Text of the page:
Zimbabwe is currently struggling to raise US$1,2 billion to settle World Bank arrears, a key hurdle in re-engaging with international financial institutions. Zimbabwe Independent projects editor Bernard Mpofu (BM) speaks to outgoing World Bank country manager Camille Nuamah (CM, pictured) on her three-year tour of duty. In this interview she speaks on the country’s arrears clearance programme, trade and reforms that are required to turnaround the economy. Below are excerpts of the interview:
BM: What is the latest on the arrears clearance programme?
CN: We don’t make bigger statements outside what is on the web, but as the minister (of Finance) said, it’s a slow process. The ball is in the government’s court and they are doing all of their various activities they need to do before they return to us and give a sense of the timetable.
BM: The World Bank’s latest Economic Update on Zimbabwe says the country should avoid non-concessionary funding to clear its arrears. Would you want to elaborate more on that?
CN: We have shared with the government some cautions that we have. So like any simple debt-financing transaction, you have to pay attention to those facilities you are going to use to clear those arrears because the ultimate goal of this is not to clear arrears.
The ultimate goal of this is to achieve debt sustainability for Zimbabwe and access (to capital) so that the country can sustainably access — like many developing countries — need a flow of financial resources that can smooth the fact that income is low today and you hope it’s going to be high in the future. So the future schedule — because also the minute you become current on your debt you still have to continue to be current.
So the interplay between the financing and the future ability to pay is something that we have encouraged government to pay very close attention to. And that may be in part some of the delays they are trying to work out. It comes back to your earlier question about what you project about growth. Are you conservative or are you a little bit more optimistic? So we are a little bit conservative in part because we still see structural issues. You may get a boost this year, but the impact of the liquidity crisis or the liquidity shortages on the other sectors of the economy, I don’t think it’s fully played out.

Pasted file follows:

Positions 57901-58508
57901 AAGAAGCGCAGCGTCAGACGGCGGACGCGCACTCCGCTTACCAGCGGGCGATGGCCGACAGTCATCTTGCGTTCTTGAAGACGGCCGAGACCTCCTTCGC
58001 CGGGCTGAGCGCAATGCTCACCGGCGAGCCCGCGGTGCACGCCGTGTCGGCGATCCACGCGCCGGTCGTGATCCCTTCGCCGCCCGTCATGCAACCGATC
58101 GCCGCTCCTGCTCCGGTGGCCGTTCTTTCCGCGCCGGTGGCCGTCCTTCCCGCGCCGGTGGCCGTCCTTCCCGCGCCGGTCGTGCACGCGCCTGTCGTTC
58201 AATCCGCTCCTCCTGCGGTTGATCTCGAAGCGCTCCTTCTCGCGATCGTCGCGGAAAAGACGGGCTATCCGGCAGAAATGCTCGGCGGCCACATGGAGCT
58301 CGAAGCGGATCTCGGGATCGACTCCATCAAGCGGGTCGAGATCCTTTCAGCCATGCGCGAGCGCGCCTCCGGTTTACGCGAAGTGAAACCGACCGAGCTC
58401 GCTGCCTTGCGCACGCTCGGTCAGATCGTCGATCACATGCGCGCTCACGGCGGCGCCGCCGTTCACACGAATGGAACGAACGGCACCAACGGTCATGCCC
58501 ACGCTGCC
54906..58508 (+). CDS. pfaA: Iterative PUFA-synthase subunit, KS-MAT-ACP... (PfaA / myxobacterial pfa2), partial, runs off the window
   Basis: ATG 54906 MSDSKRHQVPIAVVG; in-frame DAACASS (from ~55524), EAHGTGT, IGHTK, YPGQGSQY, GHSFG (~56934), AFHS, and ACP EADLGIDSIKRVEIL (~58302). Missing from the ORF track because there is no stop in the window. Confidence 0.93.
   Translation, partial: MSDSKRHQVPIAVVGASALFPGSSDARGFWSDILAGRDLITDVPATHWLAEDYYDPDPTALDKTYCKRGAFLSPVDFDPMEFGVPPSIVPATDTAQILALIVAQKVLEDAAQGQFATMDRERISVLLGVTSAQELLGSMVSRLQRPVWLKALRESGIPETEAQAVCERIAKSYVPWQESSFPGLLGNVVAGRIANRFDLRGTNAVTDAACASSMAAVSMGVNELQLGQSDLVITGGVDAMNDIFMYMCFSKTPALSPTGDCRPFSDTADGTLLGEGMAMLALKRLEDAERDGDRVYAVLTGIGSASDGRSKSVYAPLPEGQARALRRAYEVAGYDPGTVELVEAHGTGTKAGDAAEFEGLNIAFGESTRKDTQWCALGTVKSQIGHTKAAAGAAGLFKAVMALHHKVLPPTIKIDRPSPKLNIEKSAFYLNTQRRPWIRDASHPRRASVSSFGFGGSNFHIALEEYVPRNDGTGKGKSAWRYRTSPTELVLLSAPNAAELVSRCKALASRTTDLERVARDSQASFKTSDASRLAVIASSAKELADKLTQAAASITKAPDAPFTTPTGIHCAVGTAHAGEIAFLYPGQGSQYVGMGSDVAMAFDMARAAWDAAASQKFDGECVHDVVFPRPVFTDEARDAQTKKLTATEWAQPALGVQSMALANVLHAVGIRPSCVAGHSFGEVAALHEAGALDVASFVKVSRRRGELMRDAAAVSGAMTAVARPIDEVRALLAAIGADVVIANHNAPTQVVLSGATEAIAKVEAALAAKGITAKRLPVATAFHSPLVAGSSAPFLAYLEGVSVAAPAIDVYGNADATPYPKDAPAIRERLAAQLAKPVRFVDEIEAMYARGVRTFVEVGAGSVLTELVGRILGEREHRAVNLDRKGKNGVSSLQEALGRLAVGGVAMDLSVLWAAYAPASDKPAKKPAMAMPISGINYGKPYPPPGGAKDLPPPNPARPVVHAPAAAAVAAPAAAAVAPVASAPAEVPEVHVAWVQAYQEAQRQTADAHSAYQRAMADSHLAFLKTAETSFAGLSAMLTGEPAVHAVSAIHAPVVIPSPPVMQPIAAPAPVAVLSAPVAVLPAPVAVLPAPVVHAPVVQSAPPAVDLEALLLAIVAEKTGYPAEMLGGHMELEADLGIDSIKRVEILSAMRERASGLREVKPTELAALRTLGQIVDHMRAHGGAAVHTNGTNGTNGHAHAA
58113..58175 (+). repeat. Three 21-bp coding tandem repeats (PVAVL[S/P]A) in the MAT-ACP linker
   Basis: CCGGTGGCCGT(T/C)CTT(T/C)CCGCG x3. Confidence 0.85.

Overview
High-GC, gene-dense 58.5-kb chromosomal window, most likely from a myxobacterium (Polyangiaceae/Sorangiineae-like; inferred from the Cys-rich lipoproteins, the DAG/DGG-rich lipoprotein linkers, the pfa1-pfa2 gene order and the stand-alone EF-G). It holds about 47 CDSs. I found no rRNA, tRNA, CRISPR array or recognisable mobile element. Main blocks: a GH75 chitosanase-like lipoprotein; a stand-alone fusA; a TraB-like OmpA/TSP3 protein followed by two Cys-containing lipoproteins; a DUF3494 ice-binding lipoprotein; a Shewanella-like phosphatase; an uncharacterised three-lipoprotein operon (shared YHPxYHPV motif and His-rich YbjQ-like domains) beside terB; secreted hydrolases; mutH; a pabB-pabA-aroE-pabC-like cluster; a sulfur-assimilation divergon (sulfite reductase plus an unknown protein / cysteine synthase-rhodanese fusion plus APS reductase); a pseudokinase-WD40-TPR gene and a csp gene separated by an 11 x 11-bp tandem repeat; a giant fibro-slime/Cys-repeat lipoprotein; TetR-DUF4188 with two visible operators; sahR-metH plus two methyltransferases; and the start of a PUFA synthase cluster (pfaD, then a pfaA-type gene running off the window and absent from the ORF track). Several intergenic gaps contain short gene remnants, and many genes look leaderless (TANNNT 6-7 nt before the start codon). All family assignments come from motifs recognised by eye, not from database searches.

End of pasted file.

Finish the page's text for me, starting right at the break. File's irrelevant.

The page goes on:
So we may have a different sense of when those liquidity shortages will get relieved. The services and industrial sectors are really hurting a lot. Agriculture may be recovering, but there are parts of the agriculture sector that require liquidity.
BM: There have been reports that government is negotiating with financiers that may help pay these arrears and we understand that this may cost an arm and a leg. As the World Bank, do you accept funds from these so-called vulture funds?
CM: As an institution, it’s very important that the arrears are cleared because it does speak to what the minister said about “lack of access”. However, we are not a short-term institution.
We are a medium to long-term development institution. The ultimate goal for this is debt sustainability so in any discussion that we have with the government that is what we stress. With the long-term debt sustainability, you don’t want a one-shot moment.
BM: This arrears clearance programme is being seen as slow. Can you elaborate on that?
CM: Everything takes a little bit longer and I don’t have any timelines. I think the government needs to take some time as I mentioned to consider and to put its right plan together and I know they are working on it.
BM: Do you see bond notes stimulating exports as government envisages?